Upgrade of old lenses with Canon EF compatible iris

Re-realization of the dreams of our (grand-) fathers:
It should be possible to have a bright viewfinder on the SLR camera while focussing, with the iris only closing to the chosen f-stop in the moment of exposure. This became possible in 1947 with the unknown Gamma Duflex. And later on it became a common feature of nearly all cameras.

But photographers who adapt or convert lenses lose this feature in most cases. For many photographic areas this is not a problem. But, for example, with flash and closed iris it is sometimes too dark for focussing. Or, when doing macro photography, the brighter viewfinder helps to get the exact point of focus.

As an experiment I converted a Vivitar 28mm f/2.8 manual lens with Contax/Yashica mount to a macro Canon EF mount with automated EF iris.
I took this lens because it was cheap and unused, I had a nearly correct EF lens iris, and the iris assembly in this lens does not rotate during foccusing.
Here the lens:

FirstI took this lens apart, took the iris assembly to get parts for the new EF iris assembly.
Here it is necessary to measure the length of the optical part, to get the same length with the new iris inside.
I took the Vivitar iris barrel for parts to build it around the EF iris.

And the Vivitar back part of the lens was used to form the adapter from the helicoid with lens elements + iris inside to the EF back end of the lens.

Now here the Canon EF 35-80mm f/4.5-5.6 III lens I took as iris donor. I took this lens because the iris diameter is nearly the same as on the Vivitar lens.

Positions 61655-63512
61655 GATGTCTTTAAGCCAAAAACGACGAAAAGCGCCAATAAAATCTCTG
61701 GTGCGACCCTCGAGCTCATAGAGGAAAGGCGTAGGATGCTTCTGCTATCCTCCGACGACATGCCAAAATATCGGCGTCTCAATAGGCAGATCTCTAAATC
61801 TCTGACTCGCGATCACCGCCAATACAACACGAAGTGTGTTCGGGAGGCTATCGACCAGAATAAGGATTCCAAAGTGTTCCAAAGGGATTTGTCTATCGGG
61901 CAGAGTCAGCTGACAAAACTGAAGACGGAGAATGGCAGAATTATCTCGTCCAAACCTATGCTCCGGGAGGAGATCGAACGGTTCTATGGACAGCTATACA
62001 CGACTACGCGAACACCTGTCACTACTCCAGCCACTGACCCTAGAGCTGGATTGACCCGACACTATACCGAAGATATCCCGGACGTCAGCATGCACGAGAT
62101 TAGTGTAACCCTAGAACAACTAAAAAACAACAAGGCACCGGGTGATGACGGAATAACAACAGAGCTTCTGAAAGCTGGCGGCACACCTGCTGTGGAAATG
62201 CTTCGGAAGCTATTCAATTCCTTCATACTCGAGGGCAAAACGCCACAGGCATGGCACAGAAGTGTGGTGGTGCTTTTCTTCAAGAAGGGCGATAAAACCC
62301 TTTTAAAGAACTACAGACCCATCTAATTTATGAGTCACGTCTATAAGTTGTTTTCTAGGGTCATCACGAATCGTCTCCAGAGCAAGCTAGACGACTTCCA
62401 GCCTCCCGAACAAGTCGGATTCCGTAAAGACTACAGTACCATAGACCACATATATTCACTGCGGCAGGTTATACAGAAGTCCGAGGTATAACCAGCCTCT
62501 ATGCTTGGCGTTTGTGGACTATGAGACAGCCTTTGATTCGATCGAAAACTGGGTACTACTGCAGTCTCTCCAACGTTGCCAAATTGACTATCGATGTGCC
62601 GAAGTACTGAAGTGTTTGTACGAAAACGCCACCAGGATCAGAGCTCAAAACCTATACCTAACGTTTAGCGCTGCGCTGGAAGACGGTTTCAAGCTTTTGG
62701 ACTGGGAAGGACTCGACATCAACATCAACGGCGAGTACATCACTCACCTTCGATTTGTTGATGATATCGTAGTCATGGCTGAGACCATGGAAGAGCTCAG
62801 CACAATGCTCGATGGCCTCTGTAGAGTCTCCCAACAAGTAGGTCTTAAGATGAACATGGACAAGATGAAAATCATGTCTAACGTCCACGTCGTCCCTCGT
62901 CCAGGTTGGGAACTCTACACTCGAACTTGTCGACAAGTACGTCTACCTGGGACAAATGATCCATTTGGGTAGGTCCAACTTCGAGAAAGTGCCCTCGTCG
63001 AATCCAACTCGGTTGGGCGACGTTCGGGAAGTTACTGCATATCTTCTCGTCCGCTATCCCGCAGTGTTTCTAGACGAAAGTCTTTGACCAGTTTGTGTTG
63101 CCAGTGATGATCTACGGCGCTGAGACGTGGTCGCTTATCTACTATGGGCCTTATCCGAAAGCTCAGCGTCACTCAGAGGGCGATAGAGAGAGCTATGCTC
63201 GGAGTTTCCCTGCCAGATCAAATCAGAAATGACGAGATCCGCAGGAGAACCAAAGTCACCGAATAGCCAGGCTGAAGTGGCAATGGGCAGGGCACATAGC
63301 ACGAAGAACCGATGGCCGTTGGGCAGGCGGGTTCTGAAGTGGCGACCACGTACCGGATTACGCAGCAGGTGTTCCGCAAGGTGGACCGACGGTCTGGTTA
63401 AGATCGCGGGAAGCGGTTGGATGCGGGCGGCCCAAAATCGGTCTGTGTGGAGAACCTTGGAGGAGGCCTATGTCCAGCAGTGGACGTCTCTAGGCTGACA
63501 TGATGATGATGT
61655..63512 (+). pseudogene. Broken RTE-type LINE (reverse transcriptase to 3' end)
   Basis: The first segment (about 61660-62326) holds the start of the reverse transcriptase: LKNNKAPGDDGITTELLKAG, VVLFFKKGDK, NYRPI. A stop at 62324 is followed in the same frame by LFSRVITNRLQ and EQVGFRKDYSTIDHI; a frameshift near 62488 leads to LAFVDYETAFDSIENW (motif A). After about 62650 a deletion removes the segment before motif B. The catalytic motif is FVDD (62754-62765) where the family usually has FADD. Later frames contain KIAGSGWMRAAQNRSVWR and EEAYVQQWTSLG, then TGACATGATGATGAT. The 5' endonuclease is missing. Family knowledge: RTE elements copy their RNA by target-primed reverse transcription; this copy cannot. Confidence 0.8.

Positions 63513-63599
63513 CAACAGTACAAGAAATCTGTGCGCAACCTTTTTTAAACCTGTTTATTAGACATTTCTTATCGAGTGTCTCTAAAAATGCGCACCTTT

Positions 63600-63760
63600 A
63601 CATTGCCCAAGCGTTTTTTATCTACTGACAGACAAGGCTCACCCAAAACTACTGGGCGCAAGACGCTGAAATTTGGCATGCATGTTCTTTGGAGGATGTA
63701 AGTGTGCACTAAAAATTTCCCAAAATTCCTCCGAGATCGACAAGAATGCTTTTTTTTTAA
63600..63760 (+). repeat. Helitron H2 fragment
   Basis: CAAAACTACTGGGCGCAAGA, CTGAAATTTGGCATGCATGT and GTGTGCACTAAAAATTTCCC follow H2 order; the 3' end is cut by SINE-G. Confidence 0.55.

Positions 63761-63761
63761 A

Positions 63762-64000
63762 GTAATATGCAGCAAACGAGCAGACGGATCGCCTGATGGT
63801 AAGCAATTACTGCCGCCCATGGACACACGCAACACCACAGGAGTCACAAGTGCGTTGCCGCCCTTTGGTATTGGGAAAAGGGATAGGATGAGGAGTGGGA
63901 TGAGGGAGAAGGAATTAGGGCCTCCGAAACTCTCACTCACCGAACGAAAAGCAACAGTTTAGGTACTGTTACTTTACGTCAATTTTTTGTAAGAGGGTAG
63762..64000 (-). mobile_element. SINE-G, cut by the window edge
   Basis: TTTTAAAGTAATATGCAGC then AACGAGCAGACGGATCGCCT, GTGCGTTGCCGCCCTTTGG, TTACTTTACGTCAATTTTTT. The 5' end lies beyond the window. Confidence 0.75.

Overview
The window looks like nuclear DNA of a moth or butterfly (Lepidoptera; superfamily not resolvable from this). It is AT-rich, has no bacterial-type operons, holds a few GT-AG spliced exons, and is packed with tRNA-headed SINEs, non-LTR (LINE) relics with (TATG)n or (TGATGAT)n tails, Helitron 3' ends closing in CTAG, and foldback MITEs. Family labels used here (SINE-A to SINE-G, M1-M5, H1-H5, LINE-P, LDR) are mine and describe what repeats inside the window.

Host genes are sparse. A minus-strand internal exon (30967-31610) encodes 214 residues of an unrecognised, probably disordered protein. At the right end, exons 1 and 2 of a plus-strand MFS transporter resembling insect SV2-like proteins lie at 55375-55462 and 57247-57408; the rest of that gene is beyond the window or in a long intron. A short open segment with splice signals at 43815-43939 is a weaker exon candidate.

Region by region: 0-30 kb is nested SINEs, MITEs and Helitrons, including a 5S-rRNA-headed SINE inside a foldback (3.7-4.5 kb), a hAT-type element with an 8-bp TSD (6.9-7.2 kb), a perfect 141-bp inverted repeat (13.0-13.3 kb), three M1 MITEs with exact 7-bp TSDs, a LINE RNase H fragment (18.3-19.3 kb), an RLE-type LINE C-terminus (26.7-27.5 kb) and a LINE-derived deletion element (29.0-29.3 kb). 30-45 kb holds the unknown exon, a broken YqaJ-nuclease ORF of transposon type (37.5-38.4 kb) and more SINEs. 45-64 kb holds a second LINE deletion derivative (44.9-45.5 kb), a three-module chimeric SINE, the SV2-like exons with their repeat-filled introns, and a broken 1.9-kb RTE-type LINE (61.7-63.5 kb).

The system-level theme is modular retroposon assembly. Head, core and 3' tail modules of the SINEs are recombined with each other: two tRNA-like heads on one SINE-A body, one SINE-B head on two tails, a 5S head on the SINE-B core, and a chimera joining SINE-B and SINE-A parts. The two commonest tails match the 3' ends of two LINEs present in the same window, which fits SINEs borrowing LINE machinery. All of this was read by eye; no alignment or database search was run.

The main board of the lens is the reason why I do not made a lens which reaches infinity. This board is hard, some other lenses have a bit flexible board.
this board could not be used inside the Vivitar 28mm f/2.8 lens while the lens foccusses to infinity with the EF iris inside.
With a longer lens it should be possible.
Another idea is to solder the EF-connector away, and solder a cable between board and connector - and have the board outside the lens barrel.

Here the Canon 35-80 EF mount part with AF motor and iris assembly. Iris is still working. And it is still working without the AF motor.

The iris assemply has two lenses inside. One of the lenses is easy to get away, but the second one need pure force to break it.

I prepared the mount back end of the EF lens to accept the Vivitar front end. I sawed the protuding parts away, and with a dremel I "cleaned" the inner diameter free.

The Vivitar optical assembly has like most lenses some lenses behind the iris. These lenses need to have the correct distance to the rest of the lenses. Because of this I measured this distance before dissassembling the lens optical tube. To get this distance, and get the lenses parallel and centered, I made from the Vivitar lens housing some parts. Here the part for those Vivitar lenses behind the iris.

Now the Vivitar front lens part, the Canon EF iris, and the Vivitar lens back part connected. The distance is more or less the same.


The EF back with the main board. Left with the Vivitar adapter ring that I have made on the lathe out of the Vivitar back end of the lens. After this photo it was glued with hot glue.
On the right side the electrical connector between Canon main-board and EF iris.

Here the Vivitar lens with Canon EF iris. Working for macro photography. F-stop values are not correct.

Here two sample images with left open iris, and right closed iris.

And here samples made with that lens, the automatic iris works very well.

Some years ago I did the same with an Minolta Rokkor 45mm f/2.0.

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